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Research Papers

Development of a Fast Operation Algorithm of a Small-Scale Fuel Cell System With Solar Reforming

[+] Author and Article Information
Shin’ya Obara

Department of Mechanical Engineering, Tomakomai National College of Technology, 443 Nishikioka, Tomakomai, Hokkaido 0591275, Japanobara@indigo.plala.or.jp

Itaru Tanno

Department of Mechanical Engineering, Tomakomai National College of Technology, 443 Nishikioka, Tomakomai, Hokkaido 0591275, Japan

J. Dyn. Sys., Meas., Control 131(3), 031005 (Mar 19, 2009) (12 pages) doi:10.1115/1.3072148 History: Received September 13, 2007; Revised October 28, 2008; Published March 19, 2009

The small-scale bioethanol steam reforming system (FBSR), using sunlight applied to a heat source, is a very clean method, which can supply fuel to a fuel cell. However, it is difficult to analyze the operation planning of this system with high precision. If such an analytical algorithm is developed, the optimum operation of this system will be realized by the command of the control device. However, the difficulty of weather forecasts, such as solar radiation and outside-air-temperature, to date has made it difficult to achieve rapid and highly precise results and to analyze the system operation. In this paper, an algorithm, which analyzes the operation planning of the FBSR on arbitrary days, is developed using the neural network. The weather pattern for the past 1 year is input into this algorithm, and the operation planning of the FBSR, based on the same weather pattern, is given as a training signal. In this paper, the operation results of the system obtained via genetic algorithm (GA) were used as the training signal for the neural network. Operation planning (the amount of hydrogen production and the amount of exhaust heat storage) of the system on arbitrary days could be obtained rapidly by ensuring that input data (the weather and energy-demand patterns) are channeled into the learned neural network following this study. Moreover, in order to investigate the accuracy of the operational analysis via the proposed algorithm, it is compared with the analysis result of operation planning using the GA.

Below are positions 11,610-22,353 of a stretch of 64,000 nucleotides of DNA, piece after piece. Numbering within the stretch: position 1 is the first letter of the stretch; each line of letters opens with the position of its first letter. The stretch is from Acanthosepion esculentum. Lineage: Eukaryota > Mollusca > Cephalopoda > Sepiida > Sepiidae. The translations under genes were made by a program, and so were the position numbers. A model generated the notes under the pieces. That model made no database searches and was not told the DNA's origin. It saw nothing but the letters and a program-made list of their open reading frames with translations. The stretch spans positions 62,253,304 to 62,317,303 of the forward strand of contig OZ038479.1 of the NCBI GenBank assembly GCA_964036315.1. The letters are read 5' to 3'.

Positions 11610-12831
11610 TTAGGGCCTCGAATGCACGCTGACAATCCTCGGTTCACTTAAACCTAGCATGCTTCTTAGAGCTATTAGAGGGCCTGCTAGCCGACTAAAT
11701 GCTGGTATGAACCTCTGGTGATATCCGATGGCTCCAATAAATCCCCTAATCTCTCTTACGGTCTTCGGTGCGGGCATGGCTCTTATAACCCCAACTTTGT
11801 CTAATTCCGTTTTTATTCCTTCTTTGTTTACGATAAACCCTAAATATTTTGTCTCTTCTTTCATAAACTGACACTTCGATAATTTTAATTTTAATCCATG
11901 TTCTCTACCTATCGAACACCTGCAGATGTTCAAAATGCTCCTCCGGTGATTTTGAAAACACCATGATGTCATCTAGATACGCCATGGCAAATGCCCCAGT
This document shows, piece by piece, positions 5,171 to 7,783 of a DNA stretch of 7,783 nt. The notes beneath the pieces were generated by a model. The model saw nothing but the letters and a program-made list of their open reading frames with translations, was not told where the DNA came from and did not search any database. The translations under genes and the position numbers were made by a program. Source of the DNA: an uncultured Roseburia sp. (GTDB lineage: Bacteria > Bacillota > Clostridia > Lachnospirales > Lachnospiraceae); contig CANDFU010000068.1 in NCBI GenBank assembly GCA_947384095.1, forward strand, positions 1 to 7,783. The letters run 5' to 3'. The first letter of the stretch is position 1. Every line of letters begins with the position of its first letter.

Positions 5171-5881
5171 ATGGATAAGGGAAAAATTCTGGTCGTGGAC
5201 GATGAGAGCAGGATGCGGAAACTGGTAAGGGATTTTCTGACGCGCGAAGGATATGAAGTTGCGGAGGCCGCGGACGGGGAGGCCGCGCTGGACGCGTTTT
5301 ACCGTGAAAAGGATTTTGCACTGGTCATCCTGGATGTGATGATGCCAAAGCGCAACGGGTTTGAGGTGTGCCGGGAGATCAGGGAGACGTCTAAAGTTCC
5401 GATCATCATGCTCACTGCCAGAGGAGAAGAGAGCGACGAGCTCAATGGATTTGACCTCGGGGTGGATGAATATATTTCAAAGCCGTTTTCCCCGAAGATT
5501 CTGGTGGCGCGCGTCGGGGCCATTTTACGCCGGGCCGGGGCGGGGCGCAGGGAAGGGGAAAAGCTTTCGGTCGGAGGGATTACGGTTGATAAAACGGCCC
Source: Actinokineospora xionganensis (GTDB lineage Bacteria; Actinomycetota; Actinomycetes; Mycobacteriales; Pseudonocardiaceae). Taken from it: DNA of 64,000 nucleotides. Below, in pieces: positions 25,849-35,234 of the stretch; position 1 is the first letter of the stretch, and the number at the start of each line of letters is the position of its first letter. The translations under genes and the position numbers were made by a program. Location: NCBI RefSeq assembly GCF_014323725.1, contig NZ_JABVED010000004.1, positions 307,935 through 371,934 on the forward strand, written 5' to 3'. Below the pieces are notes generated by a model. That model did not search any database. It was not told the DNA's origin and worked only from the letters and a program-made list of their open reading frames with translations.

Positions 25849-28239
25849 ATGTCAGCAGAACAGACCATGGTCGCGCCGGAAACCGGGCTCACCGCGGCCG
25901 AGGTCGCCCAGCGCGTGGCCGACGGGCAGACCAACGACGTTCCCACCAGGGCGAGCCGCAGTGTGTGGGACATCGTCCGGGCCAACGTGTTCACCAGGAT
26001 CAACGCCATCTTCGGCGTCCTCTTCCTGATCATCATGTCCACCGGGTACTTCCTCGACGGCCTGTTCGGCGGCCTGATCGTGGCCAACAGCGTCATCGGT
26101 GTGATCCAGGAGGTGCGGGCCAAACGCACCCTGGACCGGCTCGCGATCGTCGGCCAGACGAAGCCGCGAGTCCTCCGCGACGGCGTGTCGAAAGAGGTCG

Copyright © 2009 by American Society of Mechanical Engineers
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Figures

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Figure 1

Fuel cell system with bioethanol solar reforming system (FBSR)

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Figure 2

Fuel cell microgrid with FBSR

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Figure 3

Procedure of the FBSR prediction algorithm

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Figure 4

Layered neural network of the proposed system

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Figure 5

Input and output of the neuron

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Figure 6

Analysis flow of the NN learning process

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Figure 7